This, from the Courier Mail, is a brilliant example of medical science at work.
Aboriginal man uses traditional medicine as an analgesic. Scientist observes, gets intrigued and, no doubt encouraged by the knowledge that tree bark has already given us one analgesic (that would be "Aspirin"), researches and finds chemicals with pain-relieving properties.
The downside to this is that it is still possible to patent a naturally-occurring chemical, but I will let my strong beliefs in open-access knowledge slide for the time being.
The difference between 'traditional medicine' and 'medicine' is that the former may have built up through superstition, or it may have built up through experience and observation, while the latter has built up entirely through observation, informed by experience: Rigorous, repeated, exhaustive, tedious and mind-numbing observation. Traditional medicine may work, to degrees. Medicine, with due regard for probabilities and individual differences, works.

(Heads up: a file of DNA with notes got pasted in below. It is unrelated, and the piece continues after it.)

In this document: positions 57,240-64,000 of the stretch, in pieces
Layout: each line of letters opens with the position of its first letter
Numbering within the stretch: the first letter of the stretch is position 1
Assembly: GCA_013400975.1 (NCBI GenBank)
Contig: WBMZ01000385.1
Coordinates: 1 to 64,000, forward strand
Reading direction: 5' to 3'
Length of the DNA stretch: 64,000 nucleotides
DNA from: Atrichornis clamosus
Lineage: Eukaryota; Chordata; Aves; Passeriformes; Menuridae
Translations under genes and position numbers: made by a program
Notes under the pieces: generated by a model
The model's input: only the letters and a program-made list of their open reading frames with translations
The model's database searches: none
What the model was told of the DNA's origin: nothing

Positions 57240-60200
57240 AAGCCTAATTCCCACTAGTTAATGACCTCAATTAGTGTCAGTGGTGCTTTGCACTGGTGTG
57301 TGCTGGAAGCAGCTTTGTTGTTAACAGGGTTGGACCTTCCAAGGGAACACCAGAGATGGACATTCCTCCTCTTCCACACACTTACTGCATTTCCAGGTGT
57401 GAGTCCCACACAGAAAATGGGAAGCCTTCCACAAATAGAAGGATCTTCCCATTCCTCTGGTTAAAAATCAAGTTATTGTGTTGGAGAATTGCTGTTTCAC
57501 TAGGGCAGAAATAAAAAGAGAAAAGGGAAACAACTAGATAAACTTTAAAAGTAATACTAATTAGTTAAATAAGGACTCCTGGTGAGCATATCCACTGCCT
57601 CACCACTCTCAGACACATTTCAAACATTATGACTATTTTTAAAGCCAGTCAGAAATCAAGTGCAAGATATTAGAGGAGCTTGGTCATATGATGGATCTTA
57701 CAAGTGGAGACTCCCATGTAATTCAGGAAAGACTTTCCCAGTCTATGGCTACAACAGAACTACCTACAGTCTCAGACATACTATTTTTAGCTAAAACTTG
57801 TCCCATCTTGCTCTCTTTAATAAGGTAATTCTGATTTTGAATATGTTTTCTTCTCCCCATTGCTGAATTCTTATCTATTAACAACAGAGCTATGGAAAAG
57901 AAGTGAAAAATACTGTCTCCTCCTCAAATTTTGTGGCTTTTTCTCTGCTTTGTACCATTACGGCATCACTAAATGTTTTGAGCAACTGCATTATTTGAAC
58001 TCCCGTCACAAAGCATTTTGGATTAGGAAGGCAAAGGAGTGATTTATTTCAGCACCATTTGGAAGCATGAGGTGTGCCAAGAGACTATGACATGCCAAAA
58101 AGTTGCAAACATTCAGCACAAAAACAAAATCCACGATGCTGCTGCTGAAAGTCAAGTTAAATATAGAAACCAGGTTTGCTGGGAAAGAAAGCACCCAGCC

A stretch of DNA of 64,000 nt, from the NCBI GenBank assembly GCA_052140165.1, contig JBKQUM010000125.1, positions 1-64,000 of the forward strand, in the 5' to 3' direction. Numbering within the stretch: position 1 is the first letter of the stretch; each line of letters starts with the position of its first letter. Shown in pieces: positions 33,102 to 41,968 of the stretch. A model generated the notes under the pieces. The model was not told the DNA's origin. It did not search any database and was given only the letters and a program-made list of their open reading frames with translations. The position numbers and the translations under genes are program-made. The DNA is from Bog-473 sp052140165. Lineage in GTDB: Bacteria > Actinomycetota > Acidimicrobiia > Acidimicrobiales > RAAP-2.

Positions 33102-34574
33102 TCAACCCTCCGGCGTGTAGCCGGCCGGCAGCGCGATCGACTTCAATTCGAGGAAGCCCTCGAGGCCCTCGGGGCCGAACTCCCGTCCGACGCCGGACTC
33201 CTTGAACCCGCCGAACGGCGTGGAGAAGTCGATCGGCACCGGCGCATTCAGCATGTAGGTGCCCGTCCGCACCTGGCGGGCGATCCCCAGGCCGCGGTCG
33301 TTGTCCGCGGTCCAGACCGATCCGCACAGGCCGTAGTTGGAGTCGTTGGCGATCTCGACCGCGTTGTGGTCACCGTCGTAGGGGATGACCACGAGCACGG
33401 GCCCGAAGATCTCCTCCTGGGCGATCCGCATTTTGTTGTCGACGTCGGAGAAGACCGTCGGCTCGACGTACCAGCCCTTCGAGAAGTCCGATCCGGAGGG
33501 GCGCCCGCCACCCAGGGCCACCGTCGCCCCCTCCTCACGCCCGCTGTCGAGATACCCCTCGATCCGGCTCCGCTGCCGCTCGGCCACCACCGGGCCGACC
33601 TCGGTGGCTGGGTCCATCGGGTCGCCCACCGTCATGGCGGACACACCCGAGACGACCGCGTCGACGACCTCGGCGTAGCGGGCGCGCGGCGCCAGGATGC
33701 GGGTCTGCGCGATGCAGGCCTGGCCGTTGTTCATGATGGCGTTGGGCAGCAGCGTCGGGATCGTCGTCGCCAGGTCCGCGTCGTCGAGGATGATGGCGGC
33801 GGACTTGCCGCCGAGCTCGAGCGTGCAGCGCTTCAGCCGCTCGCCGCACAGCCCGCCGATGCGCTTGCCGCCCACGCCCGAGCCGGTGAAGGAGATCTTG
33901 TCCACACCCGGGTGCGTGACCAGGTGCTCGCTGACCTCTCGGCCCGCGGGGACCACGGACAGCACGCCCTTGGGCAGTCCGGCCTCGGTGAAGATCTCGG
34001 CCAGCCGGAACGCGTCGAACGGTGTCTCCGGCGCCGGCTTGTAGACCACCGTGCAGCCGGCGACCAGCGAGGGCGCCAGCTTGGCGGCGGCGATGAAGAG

And then a really crucial part of the article embedded, with depressing predictability, at the end: herbal products may be available within five years, but drugs could take 15 years because of the standards of testing required for approval under Australian regulations.
Herbal products, in other words, don't have to be tested safe the way that carefully tuned drugs need to be.
Link to Courier Mail article 'Aborigine, scientist find pain relief in marjarla tree'